IGF1 activates cell cycle arrest following irradiation by reducing binding of ΔNp63 to the p21 promoter

G. C. Mitchell, J. L. Fillinger, S. Sittadjody, J. L. Avila, R. Burd, K. H. Limesand

Research output: Contribution to journalArticlepeer-review

39 Scopus citations


Radiotherapy for head and neck tumors often results in persistent loss of function in salivary glands. Patients suffering from impaired salivary function frequently terminate treatment prematurely because of reduced quality of life caused by malnutrition and other debilitating side-effects. It has been previously shown in mice expressing a constitutively active form of Akt (myr-Akt1), or in mice pretreated with IGF1, apoptosis is suppressed, which correlates with maintained salivary gland function measured by stimulated salivary flow. Induction of cell cycle arrest may be important for this protection by allowing cells time for DNA repair. We have observed increased accumulation of cells in G2/M at acute time-points after irradiation in parotid glands of mice receiving pretreatment with IGF1. As p21, a transcriptional target of the p53 family, is necessary for maintaining G2/M arrest, we analyzed the roles of p53 and p63 in modulating IGF1-stimulated p21 expression. Pretreatment with IGF1 reduces binding of DNp63 to the p21 promoter after irradiation, which coincides with increased p53 binding and sustained p21 transcription. Our data indicate a role for ΔNp63 in modulating p53-dependent gene expression and influencing whether a cell death or cell cycle arrest program is initiated.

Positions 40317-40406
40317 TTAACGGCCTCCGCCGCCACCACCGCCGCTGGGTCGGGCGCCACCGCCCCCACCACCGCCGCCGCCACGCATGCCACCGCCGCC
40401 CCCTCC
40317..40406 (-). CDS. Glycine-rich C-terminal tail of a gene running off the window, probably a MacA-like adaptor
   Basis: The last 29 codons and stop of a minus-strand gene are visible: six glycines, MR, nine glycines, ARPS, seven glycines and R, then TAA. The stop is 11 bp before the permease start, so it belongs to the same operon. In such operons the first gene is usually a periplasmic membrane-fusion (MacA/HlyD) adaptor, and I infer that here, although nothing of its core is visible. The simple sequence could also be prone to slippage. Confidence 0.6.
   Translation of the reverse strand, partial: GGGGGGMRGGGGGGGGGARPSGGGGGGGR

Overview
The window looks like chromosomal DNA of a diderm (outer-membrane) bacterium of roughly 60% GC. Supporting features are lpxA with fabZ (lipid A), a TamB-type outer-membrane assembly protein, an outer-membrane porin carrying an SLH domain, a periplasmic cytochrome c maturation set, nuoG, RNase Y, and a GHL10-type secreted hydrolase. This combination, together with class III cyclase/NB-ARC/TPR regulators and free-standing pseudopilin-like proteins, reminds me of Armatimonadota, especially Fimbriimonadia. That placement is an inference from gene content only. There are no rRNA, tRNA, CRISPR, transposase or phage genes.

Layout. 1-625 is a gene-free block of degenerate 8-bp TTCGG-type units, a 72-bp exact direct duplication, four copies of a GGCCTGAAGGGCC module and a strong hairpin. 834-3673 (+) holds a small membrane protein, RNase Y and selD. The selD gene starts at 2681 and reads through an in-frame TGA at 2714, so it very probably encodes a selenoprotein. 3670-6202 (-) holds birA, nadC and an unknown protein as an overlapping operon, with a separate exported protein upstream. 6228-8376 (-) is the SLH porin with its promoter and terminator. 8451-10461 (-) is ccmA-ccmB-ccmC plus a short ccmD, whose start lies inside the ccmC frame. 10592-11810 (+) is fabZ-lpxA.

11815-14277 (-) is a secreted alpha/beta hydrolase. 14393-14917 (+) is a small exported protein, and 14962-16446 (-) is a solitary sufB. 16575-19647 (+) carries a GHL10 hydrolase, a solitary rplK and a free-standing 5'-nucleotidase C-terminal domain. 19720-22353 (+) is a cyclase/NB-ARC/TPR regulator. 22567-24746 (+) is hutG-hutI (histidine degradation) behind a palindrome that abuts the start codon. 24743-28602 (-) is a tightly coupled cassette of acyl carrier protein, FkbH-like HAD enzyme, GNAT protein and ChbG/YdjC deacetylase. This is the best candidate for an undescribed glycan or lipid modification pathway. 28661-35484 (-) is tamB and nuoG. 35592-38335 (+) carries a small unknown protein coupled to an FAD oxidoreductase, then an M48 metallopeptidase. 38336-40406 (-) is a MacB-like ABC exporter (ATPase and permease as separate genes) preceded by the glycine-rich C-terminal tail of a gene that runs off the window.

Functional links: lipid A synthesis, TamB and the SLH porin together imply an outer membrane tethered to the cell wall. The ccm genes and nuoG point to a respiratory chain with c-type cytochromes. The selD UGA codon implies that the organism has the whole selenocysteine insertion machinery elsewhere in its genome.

Original languageEnglish (US)
Article numbere50
JournalCell Death and Disease
Issue number6
StatePublished - Jun 2010


  • Cell cycle arrest
  • IGF1
  • P53
  • P63
  • Radiation
  • Xerostomia

ASJC Scopus subject areas

  • Immunology
  • Cellular and Molecular Neuroscience
  • Cell Biology
  • Cancer Research


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